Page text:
Cost-efficient and innovative off-highway vehicles

Cost-efficient and innovative off-highway vehicles

Innovation cycles of mobile machinery and its components are getting shorter.

This is according to TTControl Team Lead Product Manager Arno Purkrabek, who says machine differentiation increasingly occurs due to functions programmed in software.

The changes are not only small and incremental, Mr Purkrabek says, but might even lead to completely new vehicle architecture such as when changing from a combustion engine powered machine to an electric or hybrid drive train.

“While all these changes are seen on the market every day, for most off-highway sectors there is one thing set in stone: customers of off-highway machines expect reasonable machine prices,” he says.


Shorter innovation cycles, higher effort and increasing cost pressure

Mr Purkrabek highlights that, on the one hand, the target is to have perfect fitting components on the machinery.

This means, for example, the right size of electronic control units (ECUs) to avoid carrying costs of too large or advanced components.

On the other hand, he says, often a certain flexibility for feature upgrades is requested and should be foreseen.

“An additional dimension to be considered by off-highway machine OEMs is the development effort put into designing a new vehicle line or variant. With shorter innovation cycles and the need for more machine configurations, low development efforts and short time to market are more important than ever before.”


Electronic components address challenging requirements

A closer look at the portfolio of electronics and software suppliers like TTControl unveils how challenging requirements and limitations can be addressed with electronic components, taking ECUs as an example, Mr Purkrabek points out.

“The high configuration ability of ECUs is extremely valuable,” he says.

“Certain electronic outputs, such as PWM and PVG used on TTControl controllers, drive various types of hydraulic valves on the market to control the working functions of construction machinery, for example. On another machine or machine configuration, the same pin might be used as an output to power the lighting, for example, of an agricultural harvester that is working on the field at night. Or in another case, to power a light, but additionally also control its flashing as on firefighting vehicles for example. What seems to be simple at first sight is not in reality.”

Mr Purkrabek explains that all electronics engineers or programmers who have worked on mobile machinery will most likely confirm that the challenge is in the details.

On the one hand it must be ensured, under all circumstances, that a safety shutdown takes place in case an error is detected for a hydraulic valve with safety functionality on the output pin, he says.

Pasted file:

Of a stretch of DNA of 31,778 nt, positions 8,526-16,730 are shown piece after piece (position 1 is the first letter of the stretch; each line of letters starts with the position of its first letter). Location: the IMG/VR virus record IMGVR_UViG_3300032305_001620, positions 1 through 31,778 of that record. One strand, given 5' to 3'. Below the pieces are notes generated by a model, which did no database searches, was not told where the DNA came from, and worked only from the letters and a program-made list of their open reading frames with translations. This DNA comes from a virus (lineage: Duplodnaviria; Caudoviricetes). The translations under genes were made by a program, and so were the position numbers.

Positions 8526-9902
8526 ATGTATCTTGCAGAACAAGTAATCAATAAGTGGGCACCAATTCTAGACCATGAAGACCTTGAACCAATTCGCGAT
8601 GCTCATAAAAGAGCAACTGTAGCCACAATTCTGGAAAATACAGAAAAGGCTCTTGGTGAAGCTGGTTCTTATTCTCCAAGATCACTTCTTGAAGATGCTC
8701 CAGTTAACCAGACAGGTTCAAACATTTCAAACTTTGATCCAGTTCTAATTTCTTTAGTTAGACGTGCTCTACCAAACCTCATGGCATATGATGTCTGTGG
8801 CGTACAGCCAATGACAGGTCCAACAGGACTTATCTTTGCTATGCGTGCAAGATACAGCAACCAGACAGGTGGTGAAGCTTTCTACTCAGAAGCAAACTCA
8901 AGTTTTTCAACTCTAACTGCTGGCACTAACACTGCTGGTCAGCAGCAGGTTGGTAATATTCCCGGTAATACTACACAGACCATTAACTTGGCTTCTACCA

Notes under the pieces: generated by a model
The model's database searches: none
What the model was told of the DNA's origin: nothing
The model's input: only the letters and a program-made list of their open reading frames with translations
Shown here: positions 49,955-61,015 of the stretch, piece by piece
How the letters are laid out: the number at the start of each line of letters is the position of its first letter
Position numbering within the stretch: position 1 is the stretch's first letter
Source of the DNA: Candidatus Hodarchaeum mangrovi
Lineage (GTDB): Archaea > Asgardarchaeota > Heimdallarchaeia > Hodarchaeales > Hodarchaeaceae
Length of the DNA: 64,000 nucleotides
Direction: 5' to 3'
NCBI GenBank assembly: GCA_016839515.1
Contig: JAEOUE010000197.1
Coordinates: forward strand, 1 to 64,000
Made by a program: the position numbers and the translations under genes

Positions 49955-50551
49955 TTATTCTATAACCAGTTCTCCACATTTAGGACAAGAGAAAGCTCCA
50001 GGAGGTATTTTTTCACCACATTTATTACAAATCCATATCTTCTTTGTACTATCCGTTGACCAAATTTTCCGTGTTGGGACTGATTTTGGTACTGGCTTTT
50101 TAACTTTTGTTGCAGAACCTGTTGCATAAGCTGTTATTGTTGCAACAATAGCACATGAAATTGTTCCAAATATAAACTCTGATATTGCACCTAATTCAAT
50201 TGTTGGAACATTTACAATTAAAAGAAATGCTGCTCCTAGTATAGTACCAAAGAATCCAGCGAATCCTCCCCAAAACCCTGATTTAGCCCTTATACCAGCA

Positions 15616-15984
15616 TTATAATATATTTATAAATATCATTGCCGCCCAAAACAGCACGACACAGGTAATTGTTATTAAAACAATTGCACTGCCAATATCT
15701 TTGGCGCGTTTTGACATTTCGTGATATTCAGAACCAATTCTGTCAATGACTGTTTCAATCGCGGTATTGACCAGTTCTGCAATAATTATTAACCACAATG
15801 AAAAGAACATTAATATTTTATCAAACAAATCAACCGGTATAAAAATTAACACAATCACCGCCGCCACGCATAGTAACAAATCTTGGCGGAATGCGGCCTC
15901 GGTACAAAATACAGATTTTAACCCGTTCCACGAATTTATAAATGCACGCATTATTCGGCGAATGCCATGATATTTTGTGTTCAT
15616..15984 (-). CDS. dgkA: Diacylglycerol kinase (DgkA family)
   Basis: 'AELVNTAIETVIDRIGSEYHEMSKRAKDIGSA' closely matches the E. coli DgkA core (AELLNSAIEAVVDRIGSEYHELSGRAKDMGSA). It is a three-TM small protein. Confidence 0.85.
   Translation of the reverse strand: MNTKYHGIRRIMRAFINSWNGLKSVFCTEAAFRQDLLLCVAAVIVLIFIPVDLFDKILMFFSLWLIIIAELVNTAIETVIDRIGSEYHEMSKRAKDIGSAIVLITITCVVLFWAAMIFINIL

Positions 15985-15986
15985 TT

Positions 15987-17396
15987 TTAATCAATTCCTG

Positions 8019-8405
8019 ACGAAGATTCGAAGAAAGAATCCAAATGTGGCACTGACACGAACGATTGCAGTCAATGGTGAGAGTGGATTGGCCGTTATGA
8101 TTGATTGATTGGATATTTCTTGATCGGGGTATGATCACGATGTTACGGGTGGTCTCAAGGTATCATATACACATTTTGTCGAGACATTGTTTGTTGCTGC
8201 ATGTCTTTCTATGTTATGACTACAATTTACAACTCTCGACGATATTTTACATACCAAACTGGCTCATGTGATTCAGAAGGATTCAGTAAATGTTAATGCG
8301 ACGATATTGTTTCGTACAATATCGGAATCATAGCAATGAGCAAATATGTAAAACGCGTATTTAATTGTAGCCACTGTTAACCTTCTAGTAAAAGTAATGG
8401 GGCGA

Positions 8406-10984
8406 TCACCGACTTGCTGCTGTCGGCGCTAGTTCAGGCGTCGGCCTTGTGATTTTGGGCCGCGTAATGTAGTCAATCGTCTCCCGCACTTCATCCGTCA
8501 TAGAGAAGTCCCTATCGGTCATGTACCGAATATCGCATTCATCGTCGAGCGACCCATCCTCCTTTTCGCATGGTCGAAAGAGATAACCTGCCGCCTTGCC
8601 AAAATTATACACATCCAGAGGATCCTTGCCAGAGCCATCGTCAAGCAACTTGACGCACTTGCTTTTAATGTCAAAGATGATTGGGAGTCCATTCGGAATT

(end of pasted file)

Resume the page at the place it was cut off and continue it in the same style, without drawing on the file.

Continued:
On the other hand, the same detection mechanism might prevent using the same output for controlling the flashing cycle of the warning light on a firefighting vehicle.

“Therefore, when designing an ECU, a great deal of testing and dedication is required from the beginning. This will ensure a large variety of use cases are already covered at the early stages of designing and testing,” Mr Purkrabek says.

“The ECU provider has ideally realised this with a clever hardware design, which is then driven by made-to-measure firmware. With this approach, high versatility can be achieved without unnecessary component costs.”

He explains that when the vehicle design is changed at a later point in time or the ECU is used for a different use case, an OEM can rely on the controller’s versatility.

“There is a high likelihood that the ECU has already been designed for this use case and is already proven in use somewhere in the market.”


Diverse electronic components mean flexibility

Another point to address in the requirements mentioned is the controller portfolio itself, Mr Purkrabek says.

He explains that a large portfolio with different electronic control unit sizes helps machine OEMs to choose the right fit for a dedicated machine project.

“Exchanging or extending one ECU with another one needs to be as easy as possible for a vehicle OEM,” Mr Purkrabek says.

“Therefore, ideally, programming code and testing cases can be taken over to a large extent. This can be further improved by using efficient development toolchains.”

Besides the C-programming environment or CODESYS programming, TTControl customers, for example, can also opt for the middleware from its joint venture parent company HYDAC International, called MATCH.

“This certified software environment has been adapted to the TTControl ECUs and the reusable library modules further streamline the development process and increase the quality of the application,” Mr Purkrabek comments.


Component versatility counters challenge of future off-highway vehicle design

Ensuring component versatility is one way to counter the challenges of cost-efficient and innovative future off-highway vehicle design, Mr Purkrabek says.

In relation to the example of ECUs, having a selection of different sizes and types at hand is an advantage when starting a new machinery project, he concludes.

“This helps to significantly increase development flexibility and reduce production time in combination with high configuration ability of components.

“Machinery manufacturers reduce their overall development effort and benefit from easier and faster implementation of new functions.”

 


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